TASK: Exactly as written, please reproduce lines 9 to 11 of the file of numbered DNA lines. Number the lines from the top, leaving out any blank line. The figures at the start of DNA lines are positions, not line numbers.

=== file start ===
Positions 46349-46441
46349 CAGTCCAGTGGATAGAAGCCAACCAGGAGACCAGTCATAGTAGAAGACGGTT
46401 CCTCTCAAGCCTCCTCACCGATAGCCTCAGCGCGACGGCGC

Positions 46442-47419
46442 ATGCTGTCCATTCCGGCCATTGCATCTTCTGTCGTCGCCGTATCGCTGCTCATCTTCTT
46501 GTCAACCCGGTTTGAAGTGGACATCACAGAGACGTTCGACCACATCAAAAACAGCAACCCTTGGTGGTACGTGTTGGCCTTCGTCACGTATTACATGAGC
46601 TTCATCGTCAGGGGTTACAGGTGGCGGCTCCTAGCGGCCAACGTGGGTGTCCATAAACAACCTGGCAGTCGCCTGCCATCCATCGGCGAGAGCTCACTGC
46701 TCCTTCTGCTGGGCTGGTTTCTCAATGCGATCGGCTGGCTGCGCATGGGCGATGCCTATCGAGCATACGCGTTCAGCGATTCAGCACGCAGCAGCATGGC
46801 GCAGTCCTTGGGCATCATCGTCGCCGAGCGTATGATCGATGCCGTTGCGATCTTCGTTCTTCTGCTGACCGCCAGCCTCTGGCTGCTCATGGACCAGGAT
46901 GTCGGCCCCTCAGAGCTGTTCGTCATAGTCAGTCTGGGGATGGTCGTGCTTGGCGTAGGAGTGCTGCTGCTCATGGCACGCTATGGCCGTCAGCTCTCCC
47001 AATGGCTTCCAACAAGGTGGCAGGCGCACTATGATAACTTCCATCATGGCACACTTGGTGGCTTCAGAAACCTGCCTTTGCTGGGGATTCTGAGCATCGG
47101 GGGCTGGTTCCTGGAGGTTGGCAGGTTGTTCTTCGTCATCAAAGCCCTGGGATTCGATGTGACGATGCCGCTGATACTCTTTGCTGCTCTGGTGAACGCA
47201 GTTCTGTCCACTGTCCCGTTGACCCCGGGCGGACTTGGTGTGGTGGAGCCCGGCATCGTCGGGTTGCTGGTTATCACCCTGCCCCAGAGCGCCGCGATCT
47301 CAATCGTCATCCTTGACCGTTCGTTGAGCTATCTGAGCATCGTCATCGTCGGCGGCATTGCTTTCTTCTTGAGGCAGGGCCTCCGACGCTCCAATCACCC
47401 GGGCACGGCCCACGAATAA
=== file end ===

46801 GCAGTCCTTGGGCATCATCGTCGCCGAGCGTATGATCGATGCCGTTGCGATCTTCGTTCTTCTGCTGACCGCCAGCCTCTGGCTGCTCATGGACCAGGAT
46901 GTCGGCCCCTCAGAGCTGTTCGTCATAGTCAGTCTGGGGATGGTCGTGCTTGGCGTAGGAGTGCTGCTGCTCATGGCACGCTATGGCCGTCAGCTCTCCC
47001 AATGGCTTCCAACAAGGTGGCAGGCGCACTATGATAACTTCCATCATGGCACACTTGGTGGCTTCAGAAACCTGCCTTTGCTGGGGATTCTGAGCATCGG